Air Products And Chemicals: Attractively Valued Pure-Play Industrial Gas Business

| About: Air Products (APD)

Summary

Air Products becomes a pure-play on industrial gases.

The focus on core operations and the limited leverage being employed create potential triggers going forward.

A strong financial position, good management and fair valuation leave upside potential for long-term holders.

Air Products and Chemicals (APD) recently announced a few transformative transactions in order to become a pure-play industrial gas business. While some of these actions have already been pre-announced in the Five-Point plan in September of 2015, definitive measures were announced in recent weeks.

The company announced the sale of its performance materials (PMD) division to German-based Evonik in a $3.8 billion deal. APD will furthermore spin off "Versum Materials," a new business which is comprised out of the current electronics materials business. Following these two transactions, APD will become a pure-play on industrial gases.

The PMD Sale

Air Products will receive $3.8 billion in cash for its performance materials business, to be paid by German-based Evonik. This German competitor has been actively looking to expand and diversify its operations. As the Germans have been eager to buy, it looks that APD received a good price for the business which produces epoxy agents, polyurethane and special additives.

PMD posted sales of $1.04 billion in 2015 on a trailing basis while adjusted EBITDA comes in at $241 million. This implies that Air Products has been able to sell the unit at 3.7 times sales and nearly 16 times EBITDA.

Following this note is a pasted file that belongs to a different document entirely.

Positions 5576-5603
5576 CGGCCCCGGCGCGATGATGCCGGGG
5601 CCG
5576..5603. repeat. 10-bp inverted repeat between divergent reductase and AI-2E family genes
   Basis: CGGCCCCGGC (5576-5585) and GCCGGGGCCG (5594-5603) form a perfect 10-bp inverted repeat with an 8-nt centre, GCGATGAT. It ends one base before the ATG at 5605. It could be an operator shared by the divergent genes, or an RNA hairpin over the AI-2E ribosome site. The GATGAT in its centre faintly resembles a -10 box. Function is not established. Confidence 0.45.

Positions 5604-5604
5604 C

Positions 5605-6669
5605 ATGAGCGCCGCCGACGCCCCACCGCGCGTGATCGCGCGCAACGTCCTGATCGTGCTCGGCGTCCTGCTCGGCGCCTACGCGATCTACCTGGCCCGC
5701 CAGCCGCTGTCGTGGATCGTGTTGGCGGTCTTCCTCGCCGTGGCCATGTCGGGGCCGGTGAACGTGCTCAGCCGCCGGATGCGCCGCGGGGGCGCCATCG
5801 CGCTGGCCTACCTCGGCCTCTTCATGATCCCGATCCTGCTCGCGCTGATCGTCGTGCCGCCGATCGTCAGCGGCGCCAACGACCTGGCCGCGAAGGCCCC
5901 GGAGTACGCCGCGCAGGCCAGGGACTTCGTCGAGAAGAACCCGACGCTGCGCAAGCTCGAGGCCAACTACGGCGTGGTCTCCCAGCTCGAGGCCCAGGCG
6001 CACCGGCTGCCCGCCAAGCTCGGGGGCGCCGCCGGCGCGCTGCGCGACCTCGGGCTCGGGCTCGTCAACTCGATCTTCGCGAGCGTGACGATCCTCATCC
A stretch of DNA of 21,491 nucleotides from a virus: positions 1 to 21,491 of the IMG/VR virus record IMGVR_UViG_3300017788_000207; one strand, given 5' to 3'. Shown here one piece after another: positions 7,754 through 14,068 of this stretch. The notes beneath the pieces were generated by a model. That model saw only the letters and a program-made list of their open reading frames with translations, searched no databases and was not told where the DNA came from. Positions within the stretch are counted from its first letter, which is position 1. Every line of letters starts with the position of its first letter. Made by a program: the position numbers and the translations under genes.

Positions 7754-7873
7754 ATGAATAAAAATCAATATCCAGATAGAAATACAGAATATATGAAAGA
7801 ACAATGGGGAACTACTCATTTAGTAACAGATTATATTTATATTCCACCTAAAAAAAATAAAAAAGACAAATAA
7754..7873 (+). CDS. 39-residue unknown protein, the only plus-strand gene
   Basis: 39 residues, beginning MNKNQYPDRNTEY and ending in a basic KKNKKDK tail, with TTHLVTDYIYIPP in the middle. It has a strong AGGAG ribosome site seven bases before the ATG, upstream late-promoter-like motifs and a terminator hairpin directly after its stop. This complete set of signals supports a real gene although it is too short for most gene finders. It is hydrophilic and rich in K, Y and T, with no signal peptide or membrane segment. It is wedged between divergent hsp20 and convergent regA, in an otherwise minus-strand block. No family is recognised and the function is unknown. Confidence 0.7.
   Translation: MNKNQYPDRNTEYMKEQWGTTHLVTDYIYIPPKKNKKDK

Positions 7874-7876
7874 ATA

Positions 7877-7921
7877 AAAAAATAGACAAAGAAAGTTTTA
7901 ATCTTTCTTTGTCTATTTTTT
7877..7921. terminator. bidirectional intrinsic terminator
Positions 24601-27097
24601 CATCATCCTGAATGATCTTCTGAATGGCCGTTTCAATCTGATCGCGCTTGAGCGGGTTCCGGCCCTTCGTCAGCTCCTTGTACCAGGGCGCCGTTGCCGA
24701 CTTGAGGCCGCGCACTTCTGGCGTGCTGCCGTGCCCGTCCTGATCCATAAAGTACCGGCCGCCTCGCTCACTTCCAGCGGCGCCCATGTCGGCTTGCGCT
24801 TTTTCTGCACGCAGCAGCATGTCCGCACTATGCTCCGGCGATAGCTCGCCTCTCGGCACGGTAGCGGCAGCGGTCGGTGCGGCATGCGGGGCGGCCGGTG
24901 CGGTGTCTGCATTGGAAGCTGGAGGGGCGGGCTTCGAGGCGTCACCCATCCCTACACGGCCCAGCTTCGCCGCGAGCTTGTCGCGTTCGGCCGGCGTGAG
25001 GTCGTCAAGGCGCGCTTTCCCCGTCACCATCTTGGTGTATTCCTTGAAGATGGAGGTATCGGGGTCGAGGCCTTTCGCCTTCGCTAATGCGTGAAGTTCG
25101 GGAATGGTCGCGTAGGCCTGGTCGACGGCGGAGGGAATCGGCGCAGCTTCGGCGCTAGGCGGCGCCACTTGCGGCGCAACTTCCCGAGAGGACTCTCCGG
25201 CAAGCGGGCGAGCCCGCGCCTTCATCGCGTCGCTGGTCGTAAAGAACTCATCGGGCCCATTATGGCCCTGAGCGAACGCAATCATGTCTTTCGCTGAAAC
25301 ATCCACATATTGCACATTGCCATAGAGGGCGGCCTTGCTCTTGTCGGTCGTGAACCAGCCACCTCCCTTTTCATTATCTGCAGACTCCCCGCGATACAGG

What Is Left Of APD?

While the PMD business will be sold, the EMD business will in essence be controlled by existing investors through the spin-off of that business. As a result, the valuation of that segment does not matter that much in the short run, as equity investors will not see a change in control of that segment.

The EMD business produced advances materials, process materials and delivery systems. The most important clients of these products can be found in the volatile semiconductor industry. This volatility makes it no longer desirable for Air Products as the core industrial gas business tends to be very stable.

Given the $3.8 billion cash proceeds from the sale of the PMD business, the pro-forma cash position is seen around $4.1 billion. Given the current debt load of $4.3 billion, APD is essentially unleveraged at the moment. Given the stable nature of the core operations of Air Products, the company has a natural capacity to take on quite some debt.

Note that APD posted sales of $9.9 billion in 2015. After subtracting the roughly $1 billion in sales from the PMD unit, pro-forma revenues are seen around $8.9 billion. The similar calculation learns that reported adjusted EBITDA of $2.98 billion will come in at roughly $2.74 billion going forward.